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TODAY, November 25, marks the International Day for the Elimination of Violence Against Women.
Public bodies and the media usually note that abuse perpetrated by men against women and girls remains an epidemic.
Oftentimes, they mark the occasion with promises to eradicate a plight which in the United Kingdom on average severs forever the life of a woman every three days.
As a concept, “violence against women” is publicly frowned upon.
Yet if men claim they commit said violence in a sexual context, then slowly but surely society is being indoctrinated into accepting this abuse as normalised.
The sexualisation of male violence represents a lethal game for women, and a stepping stone towards the dehumanisation of females under patriarchy.
Femicide constitutes the final stage of this dehumanising process.
But for every single woman whose life was claimed by male violence, we know there are dozens whose beatings and stabbings fell short of murder, who received medical attention or who clung to their lives for another day.
I wonder, for every man who has murdered a woman and later claimed that her death was part of “a sex game gone wrong,” how many more are roaming the streets after leaving their partners permanently injured?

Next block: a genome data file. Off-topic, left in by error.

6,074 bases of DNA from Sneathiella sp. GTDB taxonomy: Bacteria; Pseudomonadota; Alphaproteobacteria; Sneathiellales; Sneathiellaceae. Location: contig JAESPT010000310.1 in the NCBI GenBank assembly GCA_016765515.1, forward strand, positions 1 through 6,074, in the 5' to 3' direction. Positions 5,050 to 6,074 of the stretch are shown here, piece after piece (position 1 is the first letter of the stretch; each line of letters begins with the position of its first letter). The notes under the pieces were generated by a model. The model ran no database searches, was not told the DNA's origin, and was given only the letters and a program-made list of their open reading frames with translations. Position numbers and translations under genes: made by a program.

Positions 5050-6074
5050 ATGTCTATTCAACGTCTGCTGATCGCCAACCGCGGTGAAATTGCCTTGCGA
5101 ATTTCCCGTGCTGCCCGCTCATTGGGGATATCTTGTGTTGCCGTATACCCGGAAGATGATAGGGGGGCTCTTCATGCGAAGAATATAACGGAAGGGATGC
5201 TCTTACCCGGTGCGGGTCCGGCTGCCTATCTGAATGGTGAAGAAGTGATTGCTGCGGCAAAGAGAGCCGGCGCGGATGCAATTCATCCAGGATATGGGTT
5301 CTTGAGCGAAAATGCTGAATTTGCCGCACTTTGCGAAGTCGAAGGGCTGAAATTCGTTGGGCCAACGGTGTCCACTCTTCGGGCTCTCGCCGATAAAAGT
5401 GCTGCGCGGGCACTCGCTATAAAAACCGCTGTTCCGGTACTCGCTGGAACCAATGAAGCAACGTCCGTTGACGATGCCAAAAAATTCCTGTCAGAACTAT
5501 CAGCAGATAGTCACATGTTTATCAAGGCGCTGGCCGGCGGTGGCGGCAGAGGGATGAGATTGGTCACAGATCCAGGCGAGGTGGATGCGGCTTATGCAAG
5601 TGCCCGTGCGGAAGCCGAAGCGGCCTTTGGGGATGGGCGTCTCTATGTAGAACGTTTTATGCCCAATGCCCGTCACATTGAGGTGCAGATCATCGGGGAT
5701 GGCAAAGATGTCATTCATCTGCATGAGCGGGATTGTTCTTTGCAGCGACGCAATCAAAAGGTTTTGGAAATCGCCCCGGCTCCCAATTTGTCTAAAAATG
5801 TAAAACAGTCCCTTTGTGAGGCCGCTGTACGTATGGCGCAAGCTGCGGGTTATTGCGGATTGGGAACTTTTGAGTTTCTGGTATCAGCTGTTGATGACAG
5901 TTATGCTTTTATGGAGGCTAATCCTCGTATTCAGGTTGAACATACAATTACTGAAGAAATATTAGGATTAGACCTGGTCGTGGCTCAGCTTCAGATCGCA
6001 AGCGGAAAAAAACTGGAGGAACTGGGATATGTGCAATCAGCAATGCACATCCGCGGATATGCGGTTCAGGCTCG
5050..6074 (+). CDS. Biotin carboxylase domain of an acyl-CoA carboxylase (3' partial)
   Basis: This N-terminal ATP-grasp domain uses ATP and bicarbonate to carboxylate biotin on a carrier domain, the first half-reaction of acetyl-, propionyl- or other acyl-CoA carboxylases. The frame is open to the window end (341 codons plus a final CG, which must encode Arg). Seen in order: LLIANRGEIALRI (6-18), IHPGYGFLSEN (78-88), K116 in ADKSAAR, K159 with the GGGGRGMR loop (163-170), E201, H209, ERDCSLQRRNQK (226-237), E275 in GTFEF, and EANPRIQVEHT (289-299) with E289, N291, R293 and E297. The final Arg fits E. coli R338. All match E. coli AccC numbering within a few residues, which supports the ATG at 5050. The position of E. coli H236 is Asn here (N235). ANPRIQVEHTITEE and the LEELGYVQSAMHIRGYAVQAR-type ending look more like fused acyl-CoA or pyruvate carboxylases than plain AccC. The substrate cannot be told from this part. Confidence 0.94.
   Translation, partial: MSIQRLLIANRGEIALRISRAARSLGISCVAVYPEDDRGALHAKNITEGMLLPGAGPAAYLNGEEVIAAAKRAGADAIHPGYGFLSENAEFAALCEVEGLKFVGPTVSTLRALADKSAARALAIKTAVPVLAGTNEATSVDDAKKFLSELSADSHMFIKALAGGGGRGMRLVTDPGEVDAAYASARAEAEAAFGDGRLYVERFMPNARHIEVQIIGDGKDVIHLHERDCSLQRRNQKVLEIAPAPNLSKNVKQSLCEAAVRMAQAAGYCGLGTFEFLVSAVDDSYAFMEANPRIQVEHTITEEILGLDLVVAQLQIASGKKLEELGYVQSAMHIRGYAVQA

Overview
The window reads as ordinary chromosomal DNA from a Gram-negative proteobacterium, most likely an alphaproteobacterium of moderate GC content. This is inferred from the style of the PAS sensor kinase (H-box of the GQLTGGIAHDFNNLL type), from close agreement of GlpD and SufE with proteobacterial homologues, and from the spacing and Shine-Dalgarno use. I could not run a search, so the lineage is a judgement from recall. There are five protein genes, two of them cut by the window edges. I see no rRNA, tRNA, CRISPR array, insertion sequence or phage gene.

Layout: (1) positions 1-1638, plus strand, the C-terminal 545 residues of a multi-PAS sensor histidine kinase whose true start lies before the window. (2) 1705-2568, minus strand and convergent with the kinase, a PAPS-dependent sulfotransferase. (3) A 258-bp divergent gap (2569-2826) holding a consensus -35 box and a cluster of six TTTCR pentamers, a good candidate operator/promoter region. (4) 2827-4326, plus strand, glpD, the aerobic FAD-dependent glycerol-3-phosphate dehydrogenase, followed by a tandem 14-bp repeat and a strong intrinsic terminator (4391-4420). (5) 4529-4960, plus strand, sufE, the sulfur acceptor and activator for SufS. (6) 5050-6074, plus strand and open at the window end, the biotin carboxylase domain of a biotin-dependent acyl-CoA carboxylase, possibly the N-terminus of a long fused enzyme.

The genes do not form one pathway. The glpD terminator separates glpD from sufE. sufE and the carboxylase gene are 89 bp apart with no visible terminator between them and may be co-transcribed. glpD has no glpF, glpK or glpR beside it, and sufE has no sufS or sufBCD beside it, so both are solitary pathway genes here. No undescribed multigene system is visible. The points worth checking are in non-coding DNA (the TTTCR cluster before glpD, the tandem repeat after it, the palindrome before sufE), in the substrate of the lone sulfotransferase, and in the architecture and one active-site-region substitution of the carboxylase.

After being groomed into accepting assault as part of their sex lives, how many women will report long-term brain injury, incontinence and miscarriages?
Those are potential side effects of strangulation, and so are seizures, paralysis, speech disorders, cardiac arrest and stroke.
Even when women do not lose consciousness immediately, strangulation increases their risk of brain injuries.
“If your women like being choked during sex, you are supposed to squeeze the sides of her neck with your fingers, not crush her windpipe with your palm,” read a recent viral message on social media which gathered almost 290,000 supporters.
A man choking a woman in the middle of a restaurant warrants a phone call to the police. If he states that strangulating women is a kinky pleasure, then society is being groomed into perceiving him as a sex expert.
This is despite the fact that strangulation is the second most used method for violent men committing femicide in the UK, and that non-fatal strangulation is usually a pattern of relationship abuse.
Academic research into porn, including the study entitled Aggression and Sexual Behaviour in Best-Selling Pornography Videos: A Content Analysis Update conducted by Chyng Sun of New York University and colleagues, found that 88 per cent of 304 scenes in popular porn surveyed featured physical aggression by men against overwhelmingly female targets (including gagging and slapping), while 48 per cent of the scenes included verbal aggression.
Subsequent research demonstrates a correlation between consuming pornography and changes in attitudes and behaviour, particularly during the sexual development stages of puberty.
The women in the popular porn films that Bridges and colleagues examined pretended to enjoy the violence inflicted upon them.
However, since the 2010 study, watching women endure painful acts has become its own porn genre.